cl is correct. You have helped me. I really could care less if you sub-in FSM, Allah, the Tao, the Force, Krishna, etc. Those are just names and the argument only establishes on attribute, being necessary. We have not established if the being in question is morally perfect, or noodley. Also, you are correct, there are many philosophers who think that a necessary being is not logically possible. My point is that you CANNOT argue that 1. God as defined as a necessary being is 2. logically impossible and 3. fails Solomonoff induction. If you say God is not a necessary being, and then disprove some contingent God like Thor or Zeus, most theists won’t blink. If you say that you are disproving the God of theism, a necessary God, then you must choose between the two methods of disproof. Luke as chosen to use induction, but I argue that such a method fails because God either necessarily exists or is impossible. So you have to argue that a necessary being is incoherent or illogical. That is a separate debate for another day. I only seek to put this “theism fails Solomonoff Induction” debate to rest. It is Luke who has supplied premise 4 in the original argument. In fact, I deny premise 4. So I think the argument is unsound. It is those who assert premise 4 that are in the uncomfortable position of saying that Solomonoff Induction can be used to evaluate meaningless and incoherent “terms”. Again, premise three is merely definitional, I am not even saying that premise three is logically possible, it is those who assert premise 4 who do the job for me.

-Daniel

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Tarrobread August 22, 2011 at 8:18 pm

Daniel,

Thanks for your input. You say, “Those are just names and the argument only establishes on attribute, being necessary.” Am I confused or is this incorrect? The argument grants necessity as a premise (#3). What it establishes is that the necessary being is actual. If you do actually endorse your given argument (with premise 4 as an assumption), then that same argument that you endorse (with the assumption) proves the flying spaghetti monster as I defined him, a necessary intellegent ball of spaghetti. But clearly you wouldn’t want to do that so it seems you shouldn’t endorse your argument with premise 4 as an assumption. Maybe I’m confused?

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cl August 22, 2011 at 8:24 pm

Tarrobread,

Thanks for your pleasant tone as always.

Oh please. Toughen up a little… it’s nothing personal. I’ve got no ill will towards you.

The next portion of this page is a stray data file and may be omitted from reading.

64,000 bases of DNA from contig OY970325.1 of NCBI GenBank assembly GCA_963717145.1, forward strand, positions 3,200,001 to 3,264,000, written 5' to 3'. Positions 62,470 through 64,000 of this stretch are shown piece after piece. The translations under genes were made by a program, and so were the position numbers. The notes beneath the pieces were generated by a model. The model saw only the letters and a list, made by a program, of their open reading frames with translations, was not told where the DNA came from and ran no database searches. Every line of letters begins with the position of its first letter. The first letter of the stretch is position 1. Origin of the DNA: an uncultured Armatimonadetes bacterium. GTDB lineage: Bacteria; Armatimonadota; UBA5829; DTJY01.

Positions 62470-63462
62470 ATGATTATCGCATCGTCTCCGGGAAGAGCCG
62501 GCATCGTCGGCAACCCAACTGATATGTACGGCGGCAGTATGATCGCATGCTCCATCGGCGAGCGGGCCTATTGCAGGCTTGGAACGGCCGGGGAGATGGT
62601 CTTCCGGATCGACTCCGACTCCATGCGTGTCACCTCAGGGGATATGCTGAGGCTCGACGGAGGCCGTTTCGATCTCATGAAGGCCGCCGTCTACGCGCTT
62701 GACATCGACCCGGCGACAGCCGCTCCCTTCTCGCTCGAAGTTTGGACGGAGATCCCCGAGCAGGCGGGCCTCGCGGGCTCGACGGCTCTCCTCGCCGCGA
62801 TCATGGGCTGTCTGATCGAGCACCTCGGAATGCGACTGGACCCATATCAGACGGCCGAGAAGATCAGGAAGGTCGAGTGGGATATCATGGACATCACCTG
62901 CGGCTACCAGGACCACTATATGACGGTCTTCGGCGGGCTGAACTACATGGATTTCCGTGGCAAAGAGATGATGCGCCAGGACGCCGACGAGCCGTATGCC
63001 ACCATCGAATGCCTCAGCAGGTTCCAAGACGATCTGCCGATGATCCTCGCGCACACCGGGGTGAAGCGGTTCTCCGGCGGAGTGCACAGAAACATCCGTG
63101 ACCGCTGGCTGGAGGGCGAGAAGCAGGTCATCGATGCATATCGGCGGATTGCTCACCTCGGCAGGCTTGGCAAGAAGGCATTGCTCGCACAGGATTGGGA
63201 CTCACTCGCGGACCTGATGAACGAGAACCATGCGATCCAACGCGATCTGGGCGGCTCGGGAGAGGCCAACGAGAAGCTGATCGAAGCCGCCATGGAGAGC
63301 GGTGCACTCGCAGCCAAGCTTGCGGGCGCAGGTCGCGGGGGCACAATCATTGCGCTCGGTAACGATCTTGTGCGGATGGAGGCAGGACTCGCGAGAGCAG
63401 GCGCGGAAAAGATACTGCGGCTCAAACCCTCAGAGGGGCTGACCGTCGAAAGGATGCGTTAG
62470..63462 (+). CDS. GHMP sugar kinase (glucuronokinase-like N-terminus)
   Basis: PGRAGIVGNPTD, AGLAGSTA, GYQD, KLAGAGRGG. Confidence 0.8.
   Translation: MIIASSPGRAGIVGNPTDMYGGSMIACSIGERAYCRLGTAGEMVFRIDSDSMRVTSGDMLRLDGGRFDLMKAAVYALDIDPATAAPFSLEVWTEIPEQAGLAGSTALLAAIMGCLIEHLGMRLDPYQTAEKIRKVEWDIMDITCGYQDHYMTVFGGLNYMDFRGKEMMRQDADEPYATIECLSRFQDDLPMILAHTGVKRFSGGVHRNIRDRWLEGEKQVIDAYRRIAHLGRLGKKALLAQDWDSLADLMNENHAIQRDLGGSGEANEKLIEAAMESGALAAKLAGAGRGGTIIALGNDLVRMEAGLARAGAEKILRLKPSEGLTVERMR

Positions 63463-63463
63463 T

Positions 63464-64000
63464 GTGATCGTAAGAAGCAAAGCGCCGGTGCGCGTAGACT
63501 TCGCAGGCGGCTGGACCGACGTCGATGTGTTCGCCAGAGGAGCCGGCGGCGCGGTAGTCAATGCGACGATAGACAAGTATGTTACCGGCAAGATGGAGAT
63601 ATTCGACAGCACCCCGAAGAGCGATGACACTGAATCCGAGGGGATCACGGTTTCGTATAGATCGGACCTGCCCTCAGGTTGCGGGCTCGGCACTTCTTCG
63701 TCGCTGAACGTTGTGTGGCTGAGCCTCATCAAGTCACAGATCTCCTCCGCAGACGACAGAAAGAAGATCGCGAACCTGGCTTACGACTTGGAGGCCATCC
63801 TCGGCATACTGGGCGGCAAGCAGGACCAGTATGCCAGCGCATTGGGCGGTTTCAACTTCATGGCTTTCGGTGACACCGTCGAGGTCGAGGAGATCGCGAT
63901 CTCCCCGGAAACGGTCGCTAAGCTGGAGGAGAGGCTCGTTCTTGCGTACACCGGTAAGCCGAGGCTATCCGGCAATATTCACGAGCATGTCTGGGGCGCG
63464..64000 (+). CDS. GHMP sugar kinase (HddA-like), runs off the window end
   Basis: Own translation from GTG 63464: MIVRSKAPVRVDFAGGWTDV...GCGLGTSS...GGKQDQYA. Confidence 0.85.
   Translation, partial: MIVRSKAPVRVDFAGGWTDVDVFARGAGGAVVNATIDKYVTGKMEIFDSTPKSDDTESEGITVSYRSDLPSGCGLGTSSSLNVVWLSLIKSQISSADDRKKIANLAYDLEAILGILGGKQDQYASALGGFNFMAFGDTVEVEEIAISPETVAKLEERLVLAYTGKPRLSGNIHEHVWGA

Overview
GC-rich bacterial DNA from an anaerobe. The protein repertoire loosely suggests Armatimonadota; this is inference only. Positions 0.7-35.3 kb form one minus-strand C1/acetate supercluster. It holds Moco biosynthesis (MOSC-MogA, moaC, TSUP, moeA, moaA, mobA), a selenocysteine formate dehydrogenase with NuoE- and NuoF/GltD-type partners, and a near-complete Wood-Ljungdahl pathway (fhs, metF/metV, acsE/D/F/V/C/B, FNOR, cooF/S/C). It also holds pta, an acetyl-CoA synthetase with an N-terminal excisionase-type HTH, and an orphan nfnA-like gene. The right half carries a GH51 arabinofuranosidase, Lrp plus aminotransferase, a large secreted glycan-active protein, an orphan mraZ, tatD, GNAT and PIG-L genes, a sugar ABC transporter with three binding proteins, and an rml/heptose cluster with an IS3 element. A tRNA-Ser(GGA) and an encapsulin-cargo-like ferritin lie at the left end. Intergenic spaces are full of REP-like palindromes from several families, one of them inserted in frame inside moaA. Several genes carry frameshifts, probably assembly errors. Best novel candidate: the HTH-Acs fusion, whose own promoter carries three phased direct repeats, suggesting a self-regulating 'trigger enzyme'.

Do you have anything productive to say to the argument rather than attacking one line based on a misconstrued definition of “worry”?

What makes you think I misconstrued “worry?” It’s a pretty simple term. To answer your question, I did have something productive to say to your argument. I said it helps Daniel. It works the same way it would have worked if Daniel had misspelled “God” as “Gad.” Think about it.

I had always thought that God was just defined to be a necessary being, and definitions aren’t backed with evidence or valid argumentation. So I don’t see your point…

You’ve never taken a look at necessary being arguments from Aristotle? Aquinas? I find that hard to believe, but I suppose it’s possible. At any rate, my point is that the “necessary being” conclusion is backed up by valid argumentation based on solid evidence. Sure, people deny it, but that doesn’t mean it’s not there. To say that it’s “just declared” is undeniably false. OTOH, to say Luke “just declared” that theism fails SI in this post is undeniably true.

I’m not defending Luke in anyway for asserting that theism fails SI. I actually was one of the people who asked him to go in more detail, so I don’t see that as a criticism.

I wasn’t criticizing you. I used Luke as an example of what “just declaring” really is, because you and Patrick were saying — falsely — that theists “just declare” a necessary being.

I was just trying to offer an attempt at a parody argument, not start World War III.

Aw man… this ain’t WWIII! This isn’t even a mild skirmish! I didn’t attack you, I just responded forcefully to a lame parody argument, because that’s what lame parody arguments deserve. Juvenile talk about a “flying spaghetti monster” deserves no respect in legitimate discourse. “What world do you live in?” was a rhetorical question, not an ad hominem. No hard feelings.

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Daniel August 22, 2011 at 8:26 pm

Tarrobread,

Yes. You can use the FSM for the argument if by FSM you mean a necessary being. No other attributes are established. So as far as I am concerned FSM is just the word you use to articulate a concept where I use the utterance “G-O-D”. If you want to add attributes, we have to discuss the logical coherency of that concept. For instance, if you were to add that FSM is both necessary and made of pasta and meatballs, I might say that those two attributes are inconsistent with one another. But until you make such a move, I am content to assume that FSM is just your parlance for what the Spanish call Dios, the French call Dieu, the Germans call Gott, and the Italians call Dio.

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Daniel August 22, 2011 at 9:11 pm

Well this has been fun for me–a kind of last hurrah on CSA (I assume that once the EY posts terminate we will only get occasional updates from Luke. Since he sees critical commentators such as myself as sub-par versus is LW crowd, I will do him the favor of removing him from my blogroll (I’m sensitive and was kinda insulted by his one comment in this thread). I hope some atheists can poke holes in the argument I have supplied tonight, but it seems that all is now quiet here. So please show me where I am going wrong, I’ll respond to this thread. If not, I hope to see you guys around on other blogs. This is Rufus signing out of CSA. I want Luke to know that I’m praying for him and that I am happy that he is doing what he wants to do. I hope someday that your search will bring you back to Christ.